Baggaley left her home in Bispham in 2017 to be a painter and decorator Down Under but returned three years later because she missed boxing.
Then lockdown happened, meaning the 25-year-old wasn’t allowed to train and had a 10-month wait for her licence.
She said: “Mentally it was hard. I’d given up my whole life to work towards this goal, literally got to the UK and went straight into lockdown.
“I took a big risk as there was no guarantee and no-one could assure me that I’d get my licence.
“All of my passion was for boxing and I just felt like something was missing.”
Baggaley stayed in shape by building a home gym with a boxing bag, battle ropes and tyre flip, as well as going for daily runs in the sand dunes.
Sponsored by local meal prep company, iprep4u, and managed by Alfie Warren, ‘Hurricane Hannah’ made her pro debut in September.
She is currently training hard for her first headline fight against Beccy Ferguson at Manchester Victoria Warehouse on March 26.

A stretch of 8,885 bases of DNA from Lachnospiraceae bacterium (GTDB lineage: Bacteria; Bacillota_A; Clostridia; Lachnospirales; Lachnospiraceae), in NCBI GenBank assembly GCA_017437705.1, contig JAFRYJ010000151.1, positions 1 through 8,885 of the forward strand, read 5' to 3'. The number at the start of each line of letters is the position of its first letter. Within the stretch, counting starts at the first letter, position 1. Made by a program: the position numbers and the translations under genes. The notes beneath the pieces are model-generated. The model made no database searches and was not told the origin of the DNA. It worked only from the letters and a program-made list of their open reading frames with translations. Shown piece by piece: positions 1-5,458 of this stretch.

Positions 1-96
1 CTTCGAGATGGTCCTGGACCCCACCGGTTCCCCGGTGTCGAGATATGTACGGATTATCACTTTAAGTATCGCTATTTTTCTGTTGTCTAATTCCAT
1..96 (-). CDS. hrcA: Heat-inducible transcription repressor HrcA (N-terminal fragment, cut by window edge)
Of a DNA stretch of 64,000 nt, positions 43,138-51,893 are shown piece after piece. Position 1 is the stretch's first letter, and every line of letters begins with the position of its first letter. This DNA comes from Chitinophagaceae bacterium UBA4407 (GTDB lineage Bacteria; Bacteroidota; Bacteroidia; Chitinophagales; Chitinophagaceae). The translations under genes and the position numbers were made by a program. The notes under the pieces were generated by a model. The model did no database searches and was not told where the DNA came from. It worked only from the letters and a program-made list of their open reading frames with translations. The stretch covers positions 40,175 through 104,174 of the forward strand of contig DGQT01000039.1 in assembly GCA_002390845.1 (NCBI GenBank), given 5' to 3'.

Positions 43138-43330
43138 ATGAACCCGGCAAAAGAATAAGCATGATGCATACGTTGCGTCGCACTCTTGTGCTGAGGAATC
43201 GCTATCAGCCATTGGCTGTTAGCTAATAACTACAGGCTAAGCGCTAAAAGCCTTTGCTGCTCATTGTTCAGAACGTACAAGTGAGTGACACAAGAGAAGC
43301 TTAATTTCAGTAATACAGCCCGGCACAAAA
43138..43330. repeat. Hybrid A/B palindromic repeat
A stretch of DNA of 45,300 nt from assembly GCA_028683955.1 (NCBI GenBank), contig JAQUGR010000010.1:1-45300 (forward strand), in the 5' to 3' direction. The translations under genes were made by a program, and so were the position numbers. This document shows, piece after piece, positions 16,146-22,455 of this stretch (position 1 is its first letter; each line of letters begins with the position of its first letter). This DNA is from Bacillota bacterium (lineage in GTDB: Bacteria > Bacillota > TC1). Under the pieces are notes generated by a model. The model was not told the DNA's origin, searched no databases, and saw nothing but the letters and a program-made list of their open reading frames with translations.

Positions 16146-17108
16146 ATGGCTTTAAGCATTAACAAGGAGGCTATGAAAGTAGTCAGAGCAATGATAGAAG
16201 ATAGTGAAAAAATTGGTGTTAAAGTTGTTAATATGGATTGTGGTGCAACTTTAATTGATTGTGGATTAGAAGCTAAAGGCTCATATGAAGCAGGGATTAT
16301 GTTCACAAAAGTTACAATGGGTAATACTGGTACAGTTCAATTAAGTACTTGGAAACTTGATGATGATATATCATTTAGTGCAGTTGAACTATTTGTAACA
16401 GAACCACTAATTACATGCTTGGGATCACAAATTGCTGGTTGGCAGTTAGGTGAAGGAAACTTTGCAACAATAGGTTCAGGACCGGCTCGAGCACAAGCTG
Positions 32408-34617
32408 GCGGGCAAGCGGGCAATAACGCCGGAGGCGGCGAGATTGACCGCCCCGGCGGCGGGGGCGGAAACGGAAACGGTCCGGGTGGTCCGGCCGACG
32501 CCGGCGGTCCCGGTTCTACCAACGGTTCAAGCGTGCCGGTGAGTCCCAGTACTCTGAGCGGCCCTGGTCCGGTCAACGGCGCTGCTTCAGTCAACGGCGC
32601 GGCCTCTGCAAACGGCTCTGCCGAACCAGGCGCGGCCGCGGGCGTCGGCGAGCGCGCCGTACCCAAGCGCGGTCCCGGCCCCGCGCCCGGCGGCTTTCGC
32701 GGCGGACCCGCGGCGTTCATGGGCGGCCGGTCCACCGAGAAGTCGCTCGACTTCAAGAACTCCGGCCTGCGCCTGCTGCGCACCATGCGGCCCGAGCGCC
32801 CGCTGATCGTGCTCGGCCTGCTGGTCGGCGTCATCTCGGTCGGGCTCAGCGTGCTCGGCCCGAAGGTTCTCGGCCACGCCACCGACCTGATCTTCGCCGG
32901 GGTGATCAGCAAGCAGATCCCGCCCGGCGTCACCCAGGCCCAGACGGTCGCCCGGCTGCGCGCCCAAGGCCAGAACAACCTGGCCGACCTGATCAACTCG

She trains six days a week with former WBU middleweight champion Anthony Farnell at his gym in Oldham.
Baggaley started boxing at 14 after being expelled from school for fighting as, although she was a bright pupil, there was a ‘short fuse’ she struggled to control.
She explained: “One lad threw tuna pasta in my hair and I just flipped.
“Other kids provoked me because they knew they’d get a reaction so they’d test me.”
Baggaley was then sent to the Grange unit for children with behavioural problems, where she felt “like a fish out of water”.
A place at Palatine High School was subsequently offered to her – on condition she attended anger management sessions.
Her dad insisted she take up running to let off steam, but she found it a chore, adding: “He said I had to do something. It’s no good just lashing out every time I get annoyed, so I tried boxing.
“Therapy helped me to understand my negative feelings, but it didn’t make them go away.”
Baggaley trained at Kingscote Boxing Gym with retired heavyweight Anthony Moran.
She started off doing rounds on the punchbag, as well as skipping and running, all with the goal of eventually obtaining her amateur boxing licence.
She did an apprenticeship in painting and decorating, and now teaches boxing and construction at a non-mainstream school in Manchester for children with behavioural problems.
She said: “Boxing makes me feel positive and focused.
“I don’t worry about what other people are doing. When I come out of the gym, my head feels clear and all my worries just go away. It completely changed my life.”